A valuable lesson learned in 1861
July 14, 1861
From the Personal Memoirs of U.S. Grant -
…I received orders to move against Colonel Thomas Harris, who was said to be encamped at the little town of Florida, some twenty-five miles south of where we then were.
…Harris had been encamped in a creek bottom for the sake of being near water. The hills on either side of the creek extend to a considerable height, possibly more than a hundred feet. As we approached the brow of the hill from which it was expected we could see Harris’ camp, and possibly find his men ready formed to meet us, my heart kept getting higher and higher until it felt to me as though it was in my throat. I would have given anything then to have been back in Illinois, but I had not the moral courage to halt and consider what to do; I kept right on. When we reached a point from which the valley below was in full view I halted. The place where Harris had been encamped a few days before was visible, but the troops were gone. My heart resumed its place. It occurred to me at once that Harris had been as much afraid of me as I had been of him. This was a view of the question I had never taken before; but it was one I never forgot afterwards. From that event to the close of the war, I never experienced trepidation upon confronting an enemy, though I always felt more or less anxiety. I never forgot that he had as much reason to fear my forces as I had his. The lesson was valuable.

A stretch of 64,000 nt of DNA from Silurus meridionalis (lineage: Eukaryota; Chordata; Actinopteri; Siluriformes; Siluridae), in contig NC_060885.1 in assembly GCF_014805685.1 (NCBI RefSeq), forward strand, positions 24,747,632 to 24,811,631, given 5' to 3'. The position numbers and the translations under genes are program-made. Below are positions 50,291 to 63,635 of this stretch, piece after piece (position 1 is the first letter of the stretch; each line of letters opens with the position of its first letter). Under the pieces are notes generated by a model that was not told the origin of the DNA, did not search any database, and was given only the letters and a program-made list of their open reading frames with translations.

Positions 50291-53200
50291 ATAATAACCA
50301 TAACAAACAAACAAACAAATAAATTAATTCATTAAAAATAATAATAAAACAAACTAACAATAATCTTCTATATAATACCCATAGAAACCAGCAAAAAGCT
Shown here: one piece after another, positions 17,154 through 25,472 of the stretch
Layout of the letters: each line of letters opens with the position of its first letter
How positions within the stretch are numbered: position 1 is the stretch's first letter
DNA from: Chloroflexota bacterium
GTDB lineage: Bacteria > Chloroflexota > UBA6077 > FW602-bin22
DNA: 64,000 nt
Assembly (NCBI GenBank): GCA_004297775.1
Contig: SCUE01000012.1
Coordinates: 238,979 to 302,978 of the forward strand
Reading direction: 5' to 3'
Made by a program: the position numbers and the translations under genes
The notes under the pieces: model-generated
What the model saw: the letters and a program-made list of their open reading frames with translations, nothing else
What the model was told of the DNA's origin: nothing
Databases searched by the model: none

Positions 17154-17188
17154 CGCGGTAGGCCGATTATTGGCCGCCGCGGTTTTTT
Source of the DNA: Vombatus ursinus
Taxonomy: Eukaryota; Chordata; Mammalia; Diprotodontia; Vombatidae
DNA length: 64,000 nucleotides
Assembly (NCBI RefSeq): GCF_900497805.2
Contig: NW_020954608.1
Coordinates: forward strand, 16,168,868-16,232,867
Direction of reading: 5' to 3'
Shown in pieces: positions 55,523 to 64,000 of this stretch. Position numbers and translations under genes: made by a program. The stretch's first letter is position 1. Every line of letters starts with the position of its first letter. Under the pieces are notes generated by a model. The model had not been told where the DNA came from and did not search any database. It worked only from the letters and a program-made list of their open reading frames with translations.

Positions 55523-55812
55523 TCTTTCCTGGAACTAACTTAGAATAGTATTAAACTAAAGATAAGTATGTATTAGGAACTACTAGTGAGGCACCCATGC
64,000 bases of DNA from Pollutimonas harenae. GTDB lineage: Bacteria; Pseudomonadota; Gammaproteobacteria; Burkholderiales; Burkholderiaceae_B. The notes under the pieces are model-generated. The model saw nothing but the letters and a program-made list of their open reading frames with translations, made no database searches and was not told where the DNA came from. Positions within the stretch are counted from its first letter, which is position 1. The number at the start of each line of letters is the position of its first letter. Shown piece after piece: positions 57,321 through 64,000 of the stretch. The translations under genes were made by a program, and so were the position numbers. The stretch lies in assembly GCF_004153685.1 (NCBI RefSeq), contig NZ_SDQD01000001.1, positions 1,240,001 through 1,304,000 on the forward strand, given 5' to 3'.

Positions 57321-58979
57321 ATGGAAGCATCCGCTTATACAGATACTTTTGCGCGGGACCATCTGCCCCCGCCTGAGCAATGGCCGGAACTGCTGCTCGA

Did You Know?
Ulysses Grant freed the only slave he is known to have owned, William Jones, in March 1859. It is unclear exactly when or why he acquired Jones from his father-in-law, Colonel Frederick Dent.